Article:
Mel Bradshaw discusses how one man’s determination brought hope to thousands in the darkest corner of Africa and earned him the One World Broadcasting Trust’s Special Award in June this year.
A rented apartment in Brooklyn, New York became the hub of an international Muslim-Jewish dialogue and photographic project this summer when two graduate students launched Children of Abraham 2004 online.
Bruce Douglas reviews Chile’s efforts to investigate the dark past of a self-proclaimed ‘patriotic angel’
In the 90’s, the Chinese government’s crackdown on Falun Gong was well documented but more recently such human rights abuses have passed relatively unobserved by the western world.
After all the optimism and excitement surrounding the Good Friday Agreement – for which 72% of the population voted in favour – where did the political process come unstuck?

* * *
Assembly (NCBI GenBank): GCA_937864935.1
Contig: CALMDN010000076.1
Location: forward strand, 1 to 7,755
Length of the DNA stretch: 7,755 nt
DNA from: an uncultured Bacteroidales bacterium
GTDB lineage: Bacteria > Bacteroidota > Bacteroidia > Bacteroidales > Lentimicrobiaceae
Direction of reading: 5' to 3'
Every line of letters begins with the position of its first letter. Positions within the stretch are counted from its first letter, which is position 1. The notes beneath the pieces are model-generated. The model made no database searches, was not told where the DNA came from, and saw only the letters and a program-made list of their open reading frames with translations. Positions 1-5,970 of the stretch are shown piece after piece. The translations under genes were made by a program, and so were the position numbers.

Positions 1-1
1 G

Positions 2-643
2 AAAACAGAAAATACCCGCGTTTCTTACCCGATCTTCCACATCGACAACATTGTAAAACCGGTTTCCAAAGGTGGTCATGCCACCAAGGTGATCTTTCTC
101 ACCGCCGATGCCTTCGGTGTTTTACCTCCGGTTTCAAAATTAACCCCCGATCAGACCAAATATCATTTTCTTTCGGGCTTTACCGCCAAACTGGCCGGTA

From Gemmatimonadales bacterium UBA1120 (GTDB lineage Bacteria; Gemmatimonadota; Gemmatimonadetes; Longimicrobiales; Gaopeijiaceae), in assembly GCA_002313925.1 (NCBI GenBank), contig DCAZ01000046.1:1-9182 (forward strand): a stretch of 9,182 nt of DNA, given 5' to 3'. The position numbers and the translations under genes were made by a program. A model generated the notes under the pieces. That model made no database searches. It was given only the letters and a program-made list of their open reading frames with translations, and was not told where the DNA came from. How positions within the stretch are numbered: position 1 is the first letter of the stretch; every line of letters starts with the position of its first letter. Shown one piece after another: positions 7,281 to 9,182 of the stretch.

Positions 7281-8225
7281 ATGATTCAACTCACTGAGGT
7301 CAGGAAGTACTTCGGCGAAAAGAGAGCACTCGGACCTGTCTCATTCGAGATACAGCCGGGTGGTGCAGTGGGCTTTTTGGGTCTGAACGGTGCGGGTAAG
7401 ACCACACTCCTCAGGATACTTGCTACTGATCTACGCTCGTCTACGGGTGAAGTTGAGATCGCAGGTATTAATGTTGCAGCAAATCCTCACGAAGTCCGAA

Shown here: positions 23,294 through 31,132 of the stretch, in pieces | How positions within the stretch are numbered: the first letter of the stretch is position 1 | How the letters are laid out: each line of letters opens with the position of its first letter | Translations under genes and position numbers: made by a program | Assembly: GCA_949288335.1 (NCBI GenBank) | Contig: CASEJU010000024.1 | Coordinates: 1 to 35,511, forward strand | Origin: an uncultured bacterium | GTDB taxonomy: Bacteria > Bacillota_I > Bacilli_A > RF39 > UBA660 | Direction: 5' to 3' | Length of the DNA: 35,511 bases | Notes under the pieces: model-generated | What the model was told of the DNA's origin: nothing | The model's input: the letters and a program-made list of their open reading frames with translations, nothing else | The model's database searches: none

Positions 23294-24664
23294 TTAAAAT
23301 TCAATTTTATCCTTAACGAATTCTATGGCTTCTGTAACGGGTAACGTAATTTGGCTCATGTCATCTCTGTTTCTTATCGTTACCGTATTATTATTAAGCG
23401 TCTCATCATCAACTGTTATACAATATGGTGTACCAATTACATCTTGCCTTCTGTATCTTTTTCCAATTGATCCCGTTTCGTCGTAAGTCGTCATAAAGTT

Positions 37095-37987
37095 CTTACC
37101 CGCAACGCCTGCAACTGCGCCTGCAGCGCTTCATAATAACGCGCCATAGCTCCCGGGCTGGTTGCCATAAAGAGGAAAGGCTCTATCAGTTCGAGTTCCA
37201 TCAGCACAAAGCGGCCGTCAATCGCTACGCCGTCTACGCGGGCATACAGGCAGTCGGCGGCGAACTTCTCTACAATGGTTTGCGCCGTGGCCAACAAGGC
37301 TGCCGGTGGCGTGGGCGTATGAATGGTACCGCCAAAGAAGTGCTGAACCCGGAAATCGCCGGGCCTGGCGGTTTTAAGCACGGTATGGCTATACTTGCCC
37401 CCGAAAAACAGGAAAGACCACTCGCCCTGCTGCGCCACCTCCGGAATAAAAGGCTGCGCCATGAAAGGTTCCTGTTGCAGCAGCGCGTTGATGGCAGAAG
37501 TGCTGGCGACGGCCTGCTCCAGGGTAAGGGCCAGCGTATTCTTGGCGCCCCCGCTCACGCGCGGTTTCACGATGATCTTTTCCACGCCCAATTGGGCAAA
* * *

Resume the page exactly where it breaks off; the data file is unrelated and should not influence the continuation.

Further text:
As a feared Khmer Rouge warlord, Chhouk Rin was renowned for his charisma and battlefield prowess. But those days are gone.
Sam Jeremy travels across West Africa
The UK’s so-called ‘New Vision for Refugees’ proves itself woefully inadequate, for it is not about solutions to a problem of international dimensions, so much as a self-regarding and self-interested attempt to minimise this country’s role, at the expense of refugees, asylum seekers, and less well off countries in the developing world.
Throughout Europe, asylum seekers are alienated and dehumanised in public discourse. Public policy and the media have transformed the public perception of an asylum seeker from a person whose presence is legal under international conventions to a liar, criminal, and cheat.
Psychologically, however, it boils down to one factor: the fear of a second Holocaust. Bi-nationalism, with or without a Palestinian majority, only becomes a spectre against the backdrop of such a horizon. To put it as bluntly as possible: Israelis are afraid that they will be marched into the gas chambers. Again.